Governors have warned that the implementation of the 16 per cent tax on fuel is likely to renew the incessant clamour for higher pay by workers to cushion themselves against the high cost of living.
This would adversely affect the country's development plans, according to Council of Governors chairman Josphat Nanok.
In a statement, Mr Nanok asked President Uhuru Kenyatta to assent to the amendments on the Finance Bill 2018 furthering the extension of the exemption to allow for more engagements on the matter.
He said the National government should carefully assess the impact of its action saying: "service delivery in the counties will be affected. Employers will therefore bear the brunt of this increase on the fuel levy."
"I call upon the national government to review the 16 per cent VAT on petroleum products as it will slow down the momentum on economic growth already experienced countrywide and to a very large extent make investors shy away from injecting their resources in our economy," he continued.
Governor Nanok said the planned tax imposition would mean the tax burden weighs even heavier on fuel prices triggering a rise in prices of basic commodities and transport.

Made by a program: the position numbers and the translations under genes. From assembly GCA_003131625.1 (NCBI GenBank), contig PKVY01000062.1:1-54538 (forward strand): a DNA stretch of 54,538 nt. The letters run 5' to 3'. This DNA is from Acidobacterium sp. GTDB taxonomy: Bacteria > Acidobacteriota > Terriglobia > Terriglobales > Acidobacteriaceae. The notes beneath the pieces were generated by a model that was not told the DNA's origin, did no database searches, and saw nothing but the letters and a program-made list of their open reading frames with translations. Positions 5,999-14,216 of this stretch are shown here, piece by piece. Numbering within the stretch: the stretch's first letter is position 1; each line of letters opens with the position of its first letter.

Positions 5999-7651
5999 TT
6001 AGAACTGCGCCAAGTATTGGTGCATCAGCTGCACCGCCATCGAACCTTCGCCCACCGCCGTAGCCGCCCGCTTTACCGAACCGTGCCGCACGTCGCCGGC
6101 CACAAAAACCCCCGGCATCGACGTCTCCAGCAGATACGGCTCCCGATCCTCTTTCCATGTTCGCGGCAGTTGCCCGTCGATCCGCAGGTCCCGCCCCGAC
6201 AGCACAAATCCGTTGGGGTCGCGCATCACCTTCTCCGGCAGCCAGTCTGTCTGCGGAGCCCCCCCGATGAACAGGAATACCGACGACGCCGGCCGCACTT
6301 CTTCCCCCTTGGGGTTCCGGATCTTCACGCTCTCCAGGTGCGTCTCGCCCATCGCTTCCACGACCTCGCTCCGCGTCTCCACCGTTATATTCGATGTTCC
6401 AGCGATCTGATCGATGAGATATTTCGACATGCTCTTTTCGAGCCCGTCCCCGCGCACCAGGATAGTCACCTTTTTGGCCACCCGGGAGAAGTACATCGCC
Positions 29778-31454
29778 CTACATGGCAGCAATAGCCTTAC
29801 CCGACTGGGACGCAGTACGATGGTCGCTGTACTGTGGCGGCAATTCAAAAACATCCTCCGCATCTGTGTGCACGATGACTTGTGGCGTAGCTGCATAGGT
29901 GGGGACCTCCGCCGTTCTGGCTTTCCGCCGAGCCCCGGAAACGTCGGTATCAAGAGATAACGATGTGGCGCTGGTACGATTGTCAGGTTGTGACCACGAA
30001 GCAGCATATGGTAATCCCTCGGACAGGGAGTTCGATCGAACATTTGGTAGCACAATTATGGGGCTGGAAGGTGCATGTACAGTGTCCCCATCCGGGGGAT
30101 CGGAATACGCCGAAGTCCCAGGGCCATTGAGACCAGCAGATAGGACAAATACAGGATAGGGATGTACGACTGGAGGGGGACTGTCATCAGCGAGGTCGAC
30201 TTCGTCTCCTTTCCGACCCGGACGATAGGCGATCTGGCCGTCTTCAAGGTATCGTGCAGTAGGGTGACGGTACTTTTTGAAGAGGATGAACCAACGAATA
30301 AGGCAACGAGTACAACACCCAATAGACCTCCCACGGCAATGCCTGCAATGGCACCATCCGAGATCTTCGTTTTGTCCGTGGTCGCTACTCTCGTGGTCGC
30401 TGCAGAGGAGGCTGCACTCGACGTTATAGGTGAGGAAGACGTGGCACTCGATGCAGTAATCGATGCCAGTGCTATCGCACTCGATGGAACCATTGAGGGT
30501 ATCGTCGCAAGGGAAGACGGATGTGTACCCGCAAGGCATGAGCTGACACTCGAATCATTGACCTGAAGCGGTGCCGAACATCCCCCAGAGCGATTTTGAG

An increase in fuel prices will join a growing list of taxes that experts have warned could hit investments and lead to loss of jobs.
The high prices for petroleum products is also likely to increase smuggling of the products offering cheaper prices and consequently negatively affecting the attainment of the Big Four Agenda.
"Kenyans are already heavily taxed and overburdened by the high cost of living in comparison to their neihbours in east Africa. Recent reports reveal that Kenya is one of the k0st unequal countries in the region with 42 per cent of its population living below the poverty line," said Governor Nanok.